I have a couple of postings up on other web magazines.
In my weekly column at Taki’s Magazine I indulge myself in some reminiscences of 1960s Liverpool. No, there are no Beatles in it (although there will be one in this week’s Radio Derb), but I try to catch some of the old Liverpool flavor—multiculturalism avant la lettre.
The pub’s male customers were a mix of Chinese merchant mariners, some naturalized Chinese who had settled permanently in the neighborhood with English wives, and some white Englishmen of the upper working and lower middle class—mechanics, owners of small businesses, clerks from the shipping companies, and such.
The females were wives and girlfriends, all white, and a small cadre of white hookers—regulars, jealous of their turf, and fond of their Chinese customers, who, as I heard them say more than once, “really know how to treat a lady.”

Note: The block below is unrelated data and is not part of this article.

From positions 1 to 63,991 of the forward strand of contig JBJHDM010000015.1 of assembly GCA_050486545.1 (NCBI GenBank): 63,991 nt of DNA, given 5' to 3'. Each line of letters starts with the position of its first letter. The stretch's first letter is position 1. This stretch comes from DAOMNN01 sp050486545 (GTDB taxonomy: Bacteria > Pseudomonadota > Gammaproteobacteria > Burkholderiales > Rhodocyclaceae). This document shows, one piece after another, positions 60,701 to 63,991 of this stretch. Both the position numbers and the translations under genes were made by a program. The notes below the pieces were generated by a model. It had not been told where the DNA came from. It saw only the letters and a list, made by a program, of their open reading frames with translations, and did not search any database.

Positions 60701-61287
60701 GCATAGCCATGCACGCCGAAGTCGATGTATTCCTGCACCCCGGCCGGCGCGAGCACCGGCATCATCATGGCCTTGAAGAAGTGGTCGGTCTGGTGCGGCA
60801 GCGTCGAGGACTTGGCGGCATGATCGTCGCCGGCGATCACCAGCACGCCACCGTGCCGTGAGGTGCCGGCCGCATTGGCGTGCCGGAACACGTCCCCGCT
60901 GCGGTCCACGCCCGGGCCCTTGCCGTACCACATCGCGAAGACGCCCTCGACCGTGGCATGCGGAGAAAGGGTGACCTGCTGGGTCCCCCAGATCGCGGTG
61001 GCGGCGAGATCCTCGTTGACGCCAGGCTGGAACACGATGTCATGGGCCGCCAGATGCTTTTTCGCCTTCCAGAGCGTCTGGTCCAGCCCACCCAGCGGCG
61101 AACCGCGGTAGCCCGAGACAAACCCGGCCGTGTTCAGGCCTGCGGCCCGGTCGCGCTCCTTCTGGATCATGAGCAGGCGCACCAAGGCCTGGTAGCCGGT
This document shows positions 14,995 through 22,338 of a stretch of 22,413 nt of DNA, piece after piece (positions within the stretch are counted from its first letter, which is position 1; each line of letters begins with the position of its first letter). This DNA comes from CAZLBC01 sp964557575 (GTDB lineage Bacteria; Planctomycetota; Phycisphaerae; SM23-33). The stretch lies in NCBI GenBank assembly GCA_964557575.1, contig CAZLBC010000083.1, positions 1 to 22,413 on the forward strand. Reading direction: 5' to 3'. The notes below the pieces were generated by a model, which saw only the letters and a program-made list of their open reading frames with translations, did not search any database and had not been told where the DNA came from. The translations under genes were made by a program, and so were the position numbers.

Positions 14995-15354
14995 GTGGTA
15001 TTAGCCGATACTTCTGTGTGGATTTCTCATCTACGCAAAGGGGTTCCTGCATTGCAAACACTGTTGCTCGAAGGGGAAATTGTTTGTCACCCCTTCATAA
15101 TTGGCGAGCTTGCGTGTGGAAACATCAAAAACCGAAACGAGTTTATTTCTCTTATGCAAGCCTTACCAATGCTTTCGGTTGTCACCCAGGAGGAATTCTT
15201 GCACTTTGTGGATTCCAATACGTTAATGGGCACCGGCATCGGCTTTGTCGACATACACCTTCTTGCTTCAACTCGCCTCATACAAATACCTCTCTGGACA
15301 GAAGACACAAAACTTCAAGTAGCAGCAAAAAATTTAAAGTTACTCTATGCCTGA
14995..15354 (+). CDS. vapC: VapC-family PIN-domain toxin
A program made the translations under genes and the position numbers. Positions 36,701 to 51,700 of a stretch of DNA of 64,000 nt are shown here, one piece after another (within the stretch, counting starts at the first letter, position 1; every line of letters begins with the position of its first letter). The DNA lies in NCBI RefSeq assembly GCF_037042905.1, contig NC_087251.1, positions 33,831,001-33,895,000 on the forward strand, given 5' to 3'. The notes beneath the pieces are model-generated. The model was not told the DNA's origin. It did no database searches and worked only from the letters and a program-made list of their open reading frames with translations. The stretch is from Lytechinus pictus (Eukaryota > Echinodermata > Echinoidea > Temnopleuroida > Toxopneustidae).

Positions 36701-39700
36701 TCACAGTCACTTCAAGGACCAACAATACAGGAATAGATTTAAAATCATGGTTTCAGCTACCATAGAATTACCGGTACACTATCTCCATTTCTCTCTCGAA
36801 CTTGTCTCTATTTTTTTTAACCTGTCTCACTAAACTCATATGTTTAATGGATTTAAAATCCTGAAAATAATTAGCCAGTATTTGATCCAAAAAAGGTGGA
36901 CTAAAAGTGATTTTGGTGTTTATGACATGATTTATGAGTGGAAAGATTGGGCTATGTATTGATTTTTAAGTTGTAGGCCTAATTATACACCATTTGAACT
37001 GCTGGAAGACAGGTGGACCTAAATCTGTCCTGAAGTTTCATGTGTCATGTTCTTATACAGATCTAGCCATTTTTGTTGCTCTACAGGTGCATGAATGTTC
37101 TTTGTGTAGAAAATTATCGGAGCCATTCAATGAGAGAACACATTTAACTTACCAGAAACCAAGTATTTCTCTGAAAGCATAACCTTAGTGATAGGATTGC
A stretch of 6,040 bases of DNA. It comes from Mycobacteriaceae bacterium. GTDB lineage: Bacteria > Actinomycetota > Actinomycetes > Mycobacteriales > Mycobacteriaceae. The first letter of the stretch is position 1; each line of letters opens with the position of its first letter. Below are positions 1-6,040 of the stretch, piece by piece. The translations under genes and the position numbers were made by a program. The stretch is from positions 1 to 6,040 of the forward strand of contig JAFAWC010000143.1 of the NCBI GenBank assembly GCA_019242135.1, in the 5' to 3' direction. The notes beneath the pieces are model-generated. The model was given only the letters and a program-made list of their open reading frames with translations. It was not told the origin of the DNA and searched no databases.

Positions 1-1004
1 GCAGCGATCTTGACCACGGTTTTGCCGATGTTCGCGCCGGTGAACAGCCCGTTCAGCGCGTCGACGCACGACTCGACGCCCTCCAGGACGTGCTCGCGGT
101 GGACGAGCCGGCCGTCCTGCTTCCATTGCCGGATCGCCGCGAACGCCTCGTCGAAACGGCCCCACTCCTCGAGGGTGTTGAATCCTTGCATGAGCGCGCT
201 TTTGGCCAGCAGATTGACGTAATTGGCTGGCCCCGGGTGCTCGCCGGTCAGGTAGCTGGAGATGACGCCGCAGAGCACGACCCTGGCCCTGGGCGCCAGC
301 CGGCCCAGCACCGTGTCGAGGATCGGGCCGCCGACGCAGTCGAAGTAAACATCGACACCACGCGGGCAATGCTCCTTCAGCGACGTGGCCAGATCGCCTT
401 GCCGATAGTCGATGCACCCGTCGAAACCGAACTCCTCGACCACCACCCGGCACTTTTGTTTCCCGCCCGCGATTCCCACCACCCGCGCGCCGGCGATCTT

Meanwhile my fortnightly book review is up at The American Spectator. This too is somewhat self-indulgent, which in the context of book reviewing means letting loose with both barrels on a bad, dishonest book. I haven’t had so much fun for ages.
The book is about child-raising. The author is Alfie Kohn, whose approach is “progressive.” That’s what got my trigger finger itching.
And of course Kohn’s professed desire that we raise citizens who “question authority,” who “think critically,” who display “reflective rebelliousness,” who are “willing to be nonconformists” is perfectly bogus. He actually titles his last chapter “Raising Rebels,” and instructs us how to do that.
Yeah, right. Kohn’s progressivism is, like the Marxism that begat it, a cynical cover for totalitarian control. By all means “challenge oppressive institutions,” kids, so that Kohn and his progressive pals can seize control of those institutions. From that point on, nonconformists will be Thought Criminals.